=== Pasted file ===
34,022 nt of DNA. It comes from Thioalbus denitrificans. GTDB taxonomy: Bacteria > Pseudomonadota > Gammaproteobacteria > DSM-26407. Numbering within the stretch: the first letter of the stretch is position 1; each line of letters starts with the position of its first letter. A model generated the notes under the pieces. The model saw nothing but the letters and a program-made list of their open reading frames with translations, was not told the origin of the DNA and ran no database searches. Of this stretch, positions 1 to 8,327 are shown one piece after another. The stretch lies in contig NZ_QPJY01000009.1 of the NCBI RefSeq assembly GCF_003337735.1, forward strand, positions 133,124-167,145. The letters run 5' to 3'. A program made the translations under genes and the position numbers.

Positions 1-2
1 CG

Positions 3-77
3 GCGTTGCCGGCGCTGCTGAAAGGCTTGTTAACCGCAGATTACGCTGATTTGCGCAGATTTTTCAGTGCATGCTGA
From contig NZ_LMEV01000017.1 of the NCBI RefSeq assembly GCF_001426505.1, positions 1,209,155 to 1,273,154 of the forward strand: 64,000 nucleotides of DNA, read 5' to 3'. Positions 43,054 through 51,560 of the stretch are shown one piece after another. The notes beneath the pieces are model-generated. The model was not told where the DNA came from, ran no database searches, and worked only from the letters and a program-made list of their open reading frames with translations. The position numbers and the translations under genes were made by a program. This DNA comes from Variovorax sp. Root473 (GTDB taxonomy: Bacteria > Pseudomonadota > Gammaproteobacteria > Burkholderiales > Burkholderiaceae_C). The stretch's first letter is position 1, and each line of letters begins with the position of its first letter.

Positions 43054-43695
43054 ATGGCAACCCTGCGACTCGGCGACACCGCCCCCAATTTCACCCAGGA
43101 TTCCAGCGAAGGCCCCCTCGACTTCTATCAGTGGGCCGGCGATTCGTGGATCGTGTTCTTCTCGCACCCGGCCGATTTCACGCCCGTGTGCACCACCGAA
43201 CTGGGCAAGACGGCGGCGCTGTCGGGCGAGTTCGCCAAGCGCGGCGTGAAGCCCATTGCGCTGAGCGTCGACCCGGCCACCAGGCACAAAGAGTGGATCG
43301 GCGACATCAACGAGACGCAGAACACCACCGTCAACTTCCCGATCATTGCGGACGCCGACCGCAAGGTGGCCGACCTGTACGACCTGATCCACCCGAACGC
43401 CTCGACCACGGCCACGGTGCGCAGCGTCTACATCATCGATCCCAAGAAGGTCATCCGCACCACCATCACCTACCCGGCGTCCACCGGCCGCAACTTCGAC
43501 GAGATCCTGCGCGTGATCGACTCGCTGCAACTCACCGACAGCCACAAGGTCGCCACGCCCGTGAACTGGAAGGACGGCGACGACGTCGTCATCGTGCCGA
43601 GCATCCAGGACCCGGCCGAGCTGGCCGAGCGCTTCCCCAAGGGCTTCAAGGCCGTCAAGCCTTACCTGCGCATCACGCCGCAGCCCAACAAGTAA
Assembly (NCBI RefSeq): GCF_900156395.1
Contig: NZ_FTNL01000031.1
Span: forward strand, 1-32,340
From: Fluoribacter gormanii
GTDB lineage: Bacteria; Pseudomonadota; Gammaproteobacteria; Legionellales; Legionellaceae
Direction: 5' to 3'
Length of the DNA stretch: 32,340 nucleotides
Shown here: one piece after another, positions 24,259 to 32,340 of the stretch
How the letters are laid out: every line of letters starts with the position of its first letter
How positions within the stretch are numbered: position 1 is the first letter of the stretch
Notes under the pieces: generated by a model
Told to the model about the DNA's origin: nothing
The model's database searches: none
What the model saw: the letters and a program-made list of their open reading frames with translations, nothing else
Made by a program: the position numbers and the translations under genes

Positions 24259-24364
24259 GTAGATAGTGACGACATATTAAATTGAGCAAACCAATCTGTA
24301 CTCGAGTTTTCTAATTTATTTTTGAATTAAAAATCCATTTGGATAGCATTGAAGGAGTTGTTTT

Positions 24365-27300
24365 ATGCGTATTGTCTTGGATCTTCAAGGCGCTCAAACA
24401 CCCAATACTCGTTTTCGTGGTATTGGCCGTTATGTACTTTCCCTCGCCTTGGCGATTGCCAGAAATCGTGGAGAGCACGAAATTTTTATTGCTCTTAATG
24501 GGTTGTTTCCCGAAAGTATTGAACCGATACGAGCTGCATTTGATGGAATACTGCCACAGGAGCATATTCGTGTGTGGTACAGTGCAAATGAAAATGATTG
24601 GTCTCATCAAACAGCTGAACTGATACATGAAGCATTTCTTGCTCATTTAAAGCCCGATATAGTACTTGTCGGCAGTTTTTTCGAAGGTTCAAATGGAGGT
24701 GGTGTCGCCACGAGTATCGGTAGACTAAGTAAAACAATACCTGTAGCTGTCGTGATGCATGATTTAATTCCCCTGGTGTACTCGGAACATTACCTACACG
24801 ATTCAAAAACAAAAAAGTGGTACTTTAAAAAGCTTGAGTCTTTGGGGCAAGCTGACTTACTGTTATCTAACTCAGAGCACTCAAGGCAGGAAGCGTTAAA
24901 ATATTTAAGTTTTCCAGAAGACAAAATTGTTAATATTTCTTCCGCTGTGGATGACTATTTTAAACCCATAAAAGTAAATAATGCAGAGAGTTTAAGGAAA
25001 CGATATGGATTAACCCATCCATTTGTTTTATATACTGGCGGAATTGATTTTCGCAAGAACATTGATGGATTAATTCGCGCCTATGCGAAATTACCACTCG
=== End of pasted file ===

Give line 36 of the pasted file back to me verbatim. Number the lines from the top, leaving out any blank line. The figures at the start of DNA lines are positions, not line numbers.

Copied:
24501 GGTTGTTTCCCGAAAGTATTGAACCGATACGAGCTGCATTTGATGGAATACTGCCACAGGAGCATATTCGTGTGTGGTACAGTGCAAATGAAAATGATTG